[8] See for instance B. McCullough, How the Internet Happened: From Netscape to the iPhone, London, Norton 2018.
[9] A. Marwick, Status Update: Celebrity, Publicity & Branding in the Social Media Age, New Haven (CT), Yale University Press 2013, 14.
[10] For an analysis of this phenomenon, I refer to my Ecologia dei media, cit.
[11] A good example of these interpretative positions is N. Carr, The Shallows: What the Internet Is Doing to Our Brains, New York, W.W. Norton & Co. 2010.
[12] F. Colombo, M.F. Murru, S. Tosoni, “The Post-Intermediation of Truth. Newsmaking from Media Companies to Platforms”, Comunicazioni Sociali. Journal of Media, Performing Arts and Cultural Studies, 3, 2017, 448-461.
[13] See for instance S. Rathjea, J.J. Van Bavelb, S. van der Lindena, “Out-group animosity drives engagement on social media”, PNAS, Vol. 118.
[14] WHO, https://www.who.int/news/item/23-09-2020-managing-the-covid-19-infodemic-promoting-healthy-behaviours-and-mitigating-the-harm-from-misinformation-and-disinformation
[15] For an analysis of WHO documents in relation to infodemics, see my paper “Infodemic, pandemic, and Covid-19: an ecological approach”, forthcoming.
[16] Qui la traduzione del documento, disponibile in italiano sul sito https://www.iisf.it/index.php/progetti/diario-della-crisi/massimo-cacciari-giorgio-agamben-a-proposito-del-decreto-sul-green-pass.html:
About the green pass decree: Discrimination against a category of people, who automatically become second-class citizens, is in itself a very serious matter, the consequences of which can be dramatic for democratic life. It is being dealt with, with the so-called green pass, with unconscious levity. Every despotic regime has always operated through practices of discrimination, which may have been contained at first but then spread. It is no coincidence that in China they say they want to continue with tracking and monitoring even after the pandemic is over. And it is worth remembering the ‘internal passport’ that citizens of the Soviet Union had to show to the authorities for every trip. A politician who goes so far as to address those who do not vaccinate using a fascist jargon as “we will purge them with the green pass” is really to be feared to be already beyond any constitutional guarantee. Woe betide if the vaccine turns into a kind of religious-political symbol. This would not only represent an intolerable anti-democratic drift, but would also run counter to scientific evidence itself. Nobody is inviting people not to get vaccinated! It is one thing to argue that the vaccine is useful, but it is quite another to ignore the fact that we are still in a phase of ‘mass experimentation’ and that the scientific debate on many fundamental aspects of the problem is completely open. The Official Journal of the European Parliament of 15 June clearly states that ‘direct or indirect discrimination against people who are not vaccinated, including those who have chosen not to be vaccinated, must be avoided’. And how could it be otherwise? The vaccinated not only can infect, but can still get sick: in England, out of 117 new deaths, 50 had received the double dose. In Israel, it is estimated that the vaccine covers 64% of those who have received it. The pharmaceutical companies themselves have officially stated that it is not possible to predict the long-term damage of the vaccine, as they have not had time to carry out all the genotoxicity and carcinogenicity tests. Nature has calculated that it will still be physiological that 15% of the population will not take the vaccine. So how long are we going to have to stick with the pass? Everyone is threatened by discriminatory practices. Paradoxically, those ‘enabled’ by the green pass are more so than the non-vaccinated (whom regime propaganda would like to pass off as ‘enemies of science’ and perhaps proponents of magical practices), since all their movements would be controlled and it would never be possible to find out how and by whom. The need to discriminate is as old as society, and was certainly already present in ours, but to make it law today is something that the democratic conscience cannot accept and against which it must immediately react.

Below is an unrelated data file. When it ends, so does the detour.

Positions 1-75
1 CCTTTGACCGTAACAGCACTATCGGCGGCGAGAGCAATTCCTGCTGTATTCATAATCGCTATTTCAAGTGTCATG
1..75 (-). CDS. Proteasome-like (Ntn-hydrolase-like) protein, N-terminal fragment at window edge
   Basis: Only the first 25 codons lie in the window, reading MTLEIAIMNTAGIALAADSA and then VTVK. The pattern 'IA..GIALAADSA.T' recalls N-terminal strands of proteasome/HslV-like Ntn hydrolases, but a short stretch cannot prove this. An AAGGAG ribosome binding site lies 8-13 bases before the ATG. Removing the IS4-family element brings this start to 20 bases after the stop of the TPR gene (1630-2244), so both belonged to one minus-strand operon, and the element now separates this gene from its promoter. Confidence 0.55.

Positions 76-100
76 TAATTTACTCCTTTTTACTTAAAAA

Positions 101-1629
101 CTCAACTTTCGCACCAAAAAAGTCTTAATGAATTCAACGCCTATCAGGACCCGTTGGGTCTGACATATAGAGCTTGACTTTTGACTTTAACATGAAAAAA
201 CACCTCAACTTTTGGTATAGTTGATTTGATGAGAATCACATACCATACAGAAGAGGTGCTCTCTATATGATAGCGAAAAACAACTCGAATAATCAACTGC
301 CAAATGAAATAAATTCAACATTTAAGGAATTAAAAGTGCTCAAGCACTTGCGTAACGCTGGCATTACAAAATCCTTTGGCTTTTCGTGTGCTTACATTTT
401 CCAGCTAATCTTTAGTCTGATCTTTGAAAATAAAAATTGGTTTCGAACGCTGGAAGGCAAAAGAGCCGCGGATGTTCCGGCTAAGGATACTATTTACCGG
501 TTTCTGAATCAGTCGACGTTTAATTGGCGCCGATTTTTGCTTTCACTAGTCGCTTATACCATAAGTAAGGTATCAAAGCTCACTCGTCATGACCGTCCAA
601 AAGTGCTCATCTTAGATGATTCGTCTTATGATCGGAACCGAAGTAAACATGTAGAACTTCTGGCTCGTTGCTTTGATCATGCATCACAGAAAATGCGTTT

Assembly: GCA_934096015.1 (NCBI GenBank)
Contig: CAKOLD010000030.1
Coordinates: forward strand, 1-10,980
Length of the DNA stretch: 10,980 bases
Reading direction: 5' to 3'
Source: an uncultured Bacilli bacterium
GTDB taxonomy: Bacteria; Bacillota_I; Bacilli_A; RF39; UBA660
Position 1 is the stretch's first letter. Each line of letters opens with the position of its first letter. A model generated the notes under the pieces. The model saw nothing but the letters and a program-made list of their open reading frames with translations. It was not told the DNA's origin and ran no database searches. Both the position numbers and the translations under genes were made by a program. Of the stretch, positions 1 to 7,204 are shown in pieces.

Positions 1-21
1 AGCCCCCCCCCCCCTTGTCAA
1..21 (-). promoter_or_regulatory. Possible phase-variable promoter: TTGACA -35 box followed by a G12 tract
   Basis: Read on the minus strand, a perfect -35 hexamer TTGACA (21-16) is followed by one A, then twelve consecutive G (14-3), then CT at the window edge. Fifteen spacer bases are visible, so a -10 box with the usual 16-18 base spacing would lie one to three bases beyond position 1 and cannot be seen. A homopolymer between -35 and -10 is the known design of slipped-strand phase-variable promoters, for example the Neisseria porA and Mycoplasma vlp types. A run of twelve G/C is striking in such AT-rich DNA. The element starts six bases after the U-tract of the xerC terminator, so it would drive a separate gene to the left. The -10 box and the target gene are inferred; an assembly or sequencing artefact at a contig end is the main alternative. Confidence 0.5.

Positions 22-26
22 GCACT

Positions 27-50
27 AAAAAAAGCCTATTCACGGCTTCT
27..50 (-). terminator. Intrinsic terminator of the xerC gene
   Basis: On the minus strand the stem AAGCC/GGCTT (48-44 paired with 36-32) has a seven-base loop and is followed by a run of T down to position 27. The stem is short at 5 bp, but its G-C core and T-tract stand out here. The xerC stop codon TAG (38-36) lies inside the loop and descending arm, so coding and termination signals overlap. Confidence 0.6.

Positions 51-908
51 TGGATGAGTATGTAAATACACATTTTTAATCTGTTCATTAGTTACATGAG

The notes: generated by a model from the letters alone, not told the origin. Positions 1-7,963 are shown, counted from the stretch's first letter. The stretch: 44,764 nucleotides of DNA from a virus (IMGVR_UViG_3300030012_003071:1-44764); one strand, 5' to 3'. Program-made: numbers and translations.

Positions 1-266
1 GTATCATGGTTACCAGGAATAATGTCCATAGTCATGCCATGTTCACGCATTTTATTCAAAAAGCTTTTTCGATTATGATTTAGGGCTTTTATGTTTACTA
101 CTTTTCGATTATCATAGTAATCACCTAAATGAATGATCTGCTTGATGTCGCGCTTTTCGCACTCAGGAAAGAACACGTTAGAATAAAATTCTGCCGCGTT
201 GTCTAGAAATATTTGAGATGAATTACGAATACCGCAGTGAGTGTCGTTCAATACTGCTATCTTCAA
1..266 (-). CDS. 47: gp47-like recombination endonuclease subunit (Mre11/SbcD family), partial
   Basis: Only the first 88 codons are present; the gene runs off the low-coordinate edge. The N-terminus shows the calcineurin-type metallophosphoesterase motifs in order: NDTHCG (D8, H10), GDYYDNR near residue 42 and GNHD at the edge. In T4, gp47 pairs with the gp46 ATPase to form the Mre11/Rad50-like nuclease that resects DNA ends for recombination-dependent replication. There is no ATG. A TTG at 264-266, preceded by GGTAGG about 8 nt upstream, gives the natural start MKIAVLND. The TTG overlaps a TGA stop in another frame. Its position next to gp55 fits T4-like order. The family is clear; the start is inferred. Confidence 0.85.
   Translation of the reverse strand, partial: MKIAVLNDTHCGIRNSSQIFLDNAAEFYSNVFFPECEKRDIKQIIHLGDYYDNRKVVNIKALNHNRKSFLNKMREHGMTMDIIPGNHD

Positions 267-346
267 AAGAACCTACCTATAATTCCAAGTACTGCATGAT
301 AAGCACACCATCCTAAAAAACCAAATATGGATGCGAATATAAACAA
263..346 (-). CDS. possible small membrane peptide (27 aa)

[17] https://paroleostili.it/en/
[18] See for instance S. Nossel, Dare to speak. Defending free speech for all, New York, HarperCollins 2020.
[19] R. Lakoff, The Logic of Politeness; or, Minding your P’s and Q’s, in C. Corum – T. Cedric Smith-Stark – A. Weiser (eds.), Papers from the 9th Regional Meeting of the Chicago Linguistic Society, Chicago, Chicago Linguistic Society, 1973, 292-305.
[20] P. Grice, “Logic and Conversation”, in Syntax and semantics 3: Speech arts, Cole et al. “Logic and conversation”, pp. 41-58, (1975), reprinted in: https://d1wqtxts1xzle7.cloudfront.net/52084711/Grice-Logic-with-cover-page-v2.pdf
[21] English Translation, J. Habermas, The Theory of Communicative Action (2 vol), Boston, Beacon Press 1981.
[22] J. Pieper, Ostfildern, Missbraucht der Sprache – Missbraucht der Macht, Schwabenverlag 2000. The English translation, from Italian version, is mine.
[23] D. Grossman (artwork by M. Rovner), The Hug, New York, Overlook Press 2013